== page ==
"It is not in the stars to hold our destiny but in ourselves."

~ William Shakespeare

How have things changed for you over the years? How have things stayed the same? What do you use as a benchmark to compare? Whenever I do an interview with someone I make sure to ask these questions. It’s an interesting way to get perspective on a person’s progress through life. It’s also a good barometer of the evolution of a particular practice or social movement.

Life itself exists in the space between these two polarities. From your earliest moments of childhood awareness, there’s a unique and unchangeable version of you that stays intact and rides along with you on your journey through life from start to finish.

At the same time, to live is to swim through an ocean of circumstances, events, and relationships that shape who you are in the moment and who you become. You might be drifting along on the waves, content with washing up on whatever shore the current carries you to, or you may be the type who navigates precisely and according to plan with a specific destination mapped out in the chart of your mind.

Either way, your inner child is your copilot, ready and willing to be a reference point for you every step of the way. And the funny thing is, that little kid knows who you are and who you have the potential to become from the very beginning.

There is a school of thought, (and an entire industry devoted to), the idea that we have to search for who we are. That somehow, after enough workshops and vision-quests and pilgrimages to sacred sites we will finally discover who we really are outside of ourselves in the external world.

I subscribe to the alternate theory. I feel like it’s more about finding ways to peel our internal onion and go deep inside to both accept and admit to who we know ourselves to be. So much searching in the outer world is really a way of avoiding the larger truths inside.

If you’ve ever had a kid or spent much time around little tiny babies, you know first hand that none of us are born as blank slates. I remember the first time my younger daughter grinned at me when she was somewhere between four to six weeks old. I got my first glimpse of her mischievous and humorous personality that hasn’t wavered a bit to this day.

We all start out with the seeds of our destiny firmly planted in our DNA. Obviously, and unfortunately, some of us face severe hardship, trauma, or disasters along the way. The school of hard knocks can be pretty effective at convincing someone that their dream is doomed. But adversity doesn’t stop everyone, otherwise, we would have no heroes at all.

The thing that keeps many people running around in circles in search of a safer route is the fact that admitting that you truly are the inner-child-worthy version of yourself can be really scary. What if it’s too hard? What if I fail? Will my friends still love me if I succeed?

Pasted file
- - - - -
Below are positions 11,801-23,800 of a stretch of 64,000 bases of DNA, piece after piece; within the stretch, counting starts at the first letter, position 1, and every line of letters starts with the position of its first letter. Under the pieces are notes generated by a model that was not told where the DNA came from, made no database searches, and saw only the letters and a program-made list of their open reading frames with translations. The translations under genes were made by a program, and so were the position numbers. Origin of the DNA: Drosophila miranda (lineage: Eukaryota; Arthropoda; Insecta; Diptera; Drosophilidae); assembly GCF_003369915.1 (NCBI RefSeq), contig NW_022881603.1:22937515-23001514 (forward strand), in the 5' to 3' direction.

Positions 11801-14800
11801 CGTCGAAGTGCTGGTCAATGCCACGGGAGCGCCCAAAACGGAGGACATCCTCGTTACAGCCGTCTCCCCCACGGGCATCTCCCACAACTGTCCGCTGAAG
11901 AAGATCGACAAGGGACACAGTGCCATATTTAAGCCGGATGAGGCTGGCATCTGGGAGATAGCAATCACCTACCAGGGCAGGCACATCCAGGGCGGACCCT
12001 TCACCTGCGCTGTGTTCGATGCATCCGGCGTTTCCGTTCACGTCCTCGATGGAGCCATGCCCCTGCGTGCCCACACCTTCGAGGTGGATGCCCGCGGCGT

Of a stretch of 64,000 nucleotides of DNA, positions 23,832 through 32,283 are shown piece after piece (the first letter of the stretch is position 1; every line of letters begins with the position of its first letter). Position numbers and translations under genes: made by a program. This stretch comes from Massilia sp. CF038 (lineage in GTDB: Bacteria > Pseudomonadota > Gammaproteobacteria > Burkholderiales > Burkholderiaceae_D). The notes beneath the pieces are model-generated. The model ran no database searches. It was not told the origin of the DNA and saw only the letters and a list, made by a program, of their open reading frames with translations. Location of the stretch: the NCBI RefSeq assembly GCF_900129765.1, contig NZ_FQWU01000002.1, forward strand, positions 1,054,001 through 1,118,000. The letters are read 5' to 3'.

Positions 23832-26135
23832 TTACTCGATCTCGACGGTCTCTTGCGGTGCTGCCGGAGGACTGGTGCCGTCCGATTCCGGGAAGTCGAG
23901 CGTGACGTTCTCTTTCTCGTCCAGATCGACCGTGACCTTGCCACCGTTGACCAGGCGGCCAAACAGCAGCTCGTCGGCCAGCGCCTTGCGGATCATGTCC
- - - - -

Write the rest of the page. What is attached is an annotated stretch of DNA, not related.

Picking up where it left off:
At the end of the day, that unique little person who happened to incarnate in your flesh and blood has only got one ticket to ride with you. You can pay attention to the map he or she provides and follow the path accordingly, or you can run screaming for the hills, chasing your tail until the cows come home. If you are stuck in search mode, ask yourself if it’s just resistance keeping you from looking inside.

I got to experience one of those cosmic yardsticks this past weekend when I attended a performance by what is now known as Dead & Company, the current incarnation of the post-Jerry Garcia Grateful Dead at Shoreline Amphitheater in Mountain View.

Having spent a number of my formative twenty-something years in Colorado in the 70s and early 80s, the Grateful Dead were a ubiquitous part of the psychedelic cultural backdrop. I was never technically “on tour” but I didn’t need to be since they played in Boulder and at Red Rocks on a regular basis.

In those days I was taking life as it came, avoiding anything that looked like work or responsibility and happy to remain oblivious in my quest for adventure. Decades later my perspective and outlook has certainly changed and whatever insights I gained along the way have been baked into the person I am today — I’m still the same person I was then, but there’s no need to retrace my steps.

As for The Dead culture and community, what’s changed is the texture and aesthetic of the crowd itself with the entire phenomenon existing as somewhat of an anachronism in the context of today’s world. Jerry Garcia, the charismatic center-of-gravity who passed away in the 90s, is disembodied musically with different people piecing together his voice and guitar to hold the extended jams together. Bob Weir and a few other original members keep it true to form, with each tune stretching out for 30-minutes or more, maybe 10 or 12 songs total over a five-hour show.